All the training in the world isn’t going to get you up your project if you are always injured. While it is important to keep up with your injury prevention and mobility work, this isn’t going to prevent injuries altogether. To really be proactive in trying to prevent injuries, it is also important to try and correct the dangerous and stressful movement patterns that lead to injuries in the first place. Nowhere is this more important than with rotator cuff strains.
To help you avoid these debilitating shoulder injuries, here’s an article by Dr. Jared Vagy in which he identifies the movement patterns that put your rotator cuffs at risk and then shows you how to correct them.
“The shoulder is made up of four rotator cuff muscles. These muscles connect the shoulder blade to the arm bone. The rotator cuff muscles act together as a unit to control shoulder motion. The rotator cuff is weaker than the large muscles that attach the shoulder blade bone to the spine. When you climb with poor posture and pull excessively with your arms instead of climbing with your shoulder blades engaged, you increase the strain on the rotator cuff muscles in your shoulder.” – Dr. Jared Vagy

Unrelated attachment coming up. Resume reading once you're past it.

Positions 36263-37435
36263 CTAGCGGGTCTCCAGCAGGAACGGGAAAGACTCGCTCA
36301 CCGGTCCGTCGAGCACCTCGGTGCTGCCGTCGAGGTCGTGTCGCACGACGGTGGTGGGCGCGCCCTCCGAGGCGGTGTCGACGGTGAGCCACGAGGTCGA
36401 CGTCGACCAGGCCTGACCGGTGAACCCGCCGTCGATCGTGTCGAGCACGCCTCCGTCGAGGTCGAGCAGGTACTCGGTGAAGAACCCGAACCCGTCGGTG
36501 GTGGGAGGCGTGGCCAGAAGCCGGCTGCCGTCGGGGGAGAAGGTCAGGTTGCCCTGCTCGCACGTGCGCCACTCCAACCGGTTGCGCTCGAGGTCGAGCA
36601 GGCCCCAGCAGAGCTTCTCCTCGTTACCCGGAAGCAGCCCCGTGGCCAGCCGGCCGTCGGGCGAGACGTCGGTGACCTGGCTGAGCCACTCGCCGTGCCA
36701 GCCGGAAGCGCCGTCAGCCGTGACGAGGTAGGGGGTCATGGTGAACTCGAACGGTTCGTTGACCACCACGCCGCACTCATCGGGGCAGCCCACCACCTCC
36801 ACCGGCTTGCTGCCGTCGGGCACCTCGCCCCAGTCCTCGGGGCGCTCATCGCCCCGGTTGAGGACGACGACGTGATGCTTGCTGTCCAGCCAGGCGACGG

Change Your Movement Patterns:
In his article, Dr. Vagy doesn’t give you a series of injury prevention exercises. Instead, this article is all about learning to eliminate the stresses that cause these injuries. To do so, Dr. Vagy shows you the movement patterns and examples of poor climbing posture that are most responsible for causing these injuries. Then, by using a series of photos and video, he shows you exactly how to correct these movement patterns so you can minimize the stress climbing places on your rotator cuff.
Click through below to see the full article and watch the video. Your shoulders will thank you!
More from Dr. Jared Vagy:
If you like what you see here from Dr. Vagy, be sure to check out the Injury Prevention Guide he wrote for us. It is full of detailed information and practical advice about how to prevent all kinds of climbing injuries.
Full Article: Avoid Rotator Cuff Strains by Changing Movement Patterns
(photo courtesy of theclimbingdoctor.com)
Other Articles You Might Like:
- The Climbing Doctor Shoulder Exercises
- TBP 014 :: Physical Therapist Jared Vagy on Injury Prevention and Treatment
- Balanced Climbing Shoulders
- Hang Just Right: Shoulder Maintenance for Climbers